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Food safety
FDA issues draft guidance on ciguatera fish poisoning risk
April 24, 2013, 10:43 AM
The US Food and Drug Administration (FDA) has issued guidance recommending certain seafood processors take steps to minimise risk of ciguatera fish poisoning (CFP).

 The draft guidance recommends that primary seafood processors who purchase reef fish such as grouper, amberjack, snapper, lionfish, king mackerel, and barracuda take steps to minimize consumers' risk of CFP from the fish they distribute.

It recommends that primary seafood processors who purchase fish directly from fishermen obtain information about harvest locations to determine the potential for ciguatoxic fish based on knowledge of the regions where ciguatera occurs.

Primary seafood processors can minimize the risk of CFP by not purchasing fish that are likely to carry ciguatoxins, said the FDA.

Ciguatoxins risk

“We have analyzed local fish populations in Florida, the US Virgin Islands, and the Flower Garden Banks of the Gulf of Mexico and found unsafe concentrations of ciguatoxin which could cause illnesses if consumed,” said the FDA.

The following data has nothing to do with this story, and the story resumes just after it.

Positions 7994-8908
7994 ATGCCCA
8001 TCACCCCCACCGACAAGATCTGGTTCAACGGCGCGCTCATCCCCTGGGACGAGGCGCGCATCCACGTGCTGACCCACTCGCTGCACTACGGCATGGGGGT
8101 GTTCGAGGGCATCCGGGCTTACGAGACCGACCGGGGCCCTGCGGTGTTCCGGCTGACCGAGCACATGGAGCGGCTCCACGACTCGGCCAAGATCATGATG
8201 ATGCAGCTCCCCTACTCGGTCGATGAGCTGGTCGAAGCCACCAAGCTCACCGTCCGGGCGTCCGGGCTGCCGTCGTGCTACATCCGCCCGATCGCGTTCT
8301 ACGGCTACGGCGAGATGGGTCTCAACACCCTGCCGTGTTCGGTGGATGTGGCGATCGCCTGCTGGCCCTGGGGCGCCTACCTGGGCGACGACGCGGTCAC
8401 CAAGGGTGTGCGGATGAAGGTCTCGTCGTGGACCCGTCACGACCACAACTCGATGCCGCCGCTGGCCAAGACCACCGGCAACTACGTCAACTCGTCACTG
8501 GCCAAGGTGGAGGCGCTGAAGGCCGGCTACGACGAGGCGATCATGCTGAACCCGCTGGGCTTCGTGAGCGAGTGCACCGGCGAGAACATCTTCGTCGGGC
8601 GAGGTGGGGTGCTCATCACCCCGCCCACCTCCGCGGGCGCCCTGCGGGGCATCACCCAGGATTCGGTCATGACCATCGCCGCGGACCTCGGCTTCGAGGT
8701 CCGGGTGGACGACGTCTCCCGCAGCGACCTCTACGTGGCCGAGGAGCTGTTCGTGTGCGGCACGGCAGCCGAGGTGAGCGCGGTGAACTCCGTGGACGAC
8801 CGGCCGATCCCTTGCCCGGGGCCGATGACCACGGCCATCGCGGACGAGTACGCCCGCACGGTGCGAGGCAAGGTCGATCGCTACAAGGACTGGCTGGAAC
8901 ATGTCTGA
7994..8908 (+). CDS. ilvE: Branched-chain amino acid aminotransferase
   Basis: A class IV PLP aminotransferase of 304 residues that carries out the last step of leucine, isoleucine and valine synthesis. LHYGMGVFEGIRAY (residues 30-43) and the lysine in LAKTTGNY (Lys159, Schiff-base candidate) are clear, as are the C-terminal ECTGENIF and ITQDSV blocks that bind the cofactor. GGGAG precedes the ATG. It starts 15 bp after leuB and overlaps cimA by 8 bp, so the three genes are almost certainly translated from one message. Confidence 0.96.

CFP is caused by consuming fish that have eaten toxic marine algae or that have eaten other fish containing the toxins.

The onset of the illness usually occurs within six hours after consumption of toxic fish and generally subsides in several days to a few weeks.

The toxins accumulate in the flesh of reef dwelling fish, with higher CFP levels predominately found in predatory species, which are then harvested either commercially or by recreational fishermen.

Lionfish addition

The guidance complements existing advice on preventing CFP by identifying two species of lionfish as additional reef fish associated with the risk of CFP.

However, as of January 2013, there have been no reports of CFP illnesses associated with the consumption of lionfish, stated the agency.

FDA seafood HACCP (Hazard Analysis Critical Control Point) regulations, require seafood processors to conduct a hazard analysis of the potential food safety hazards that are reasonably likely to occur with the seafood products they process and to have and implement written HACCP plans to control all hazards identified in the hazard analysis.

Failure to meet the requirements of the seafood HACCP regulation will cause products to be adulterated under section 402(a)(4) of the Federal Food, Drug, and Cosmetic Act (21 U.S.C. 342(a)(4)).

The agency said it would continue to assess the hazard of CFP and the application of seafood HACCP controls by seafood processors.

Comments on the draft guidance should be received by 28 May.

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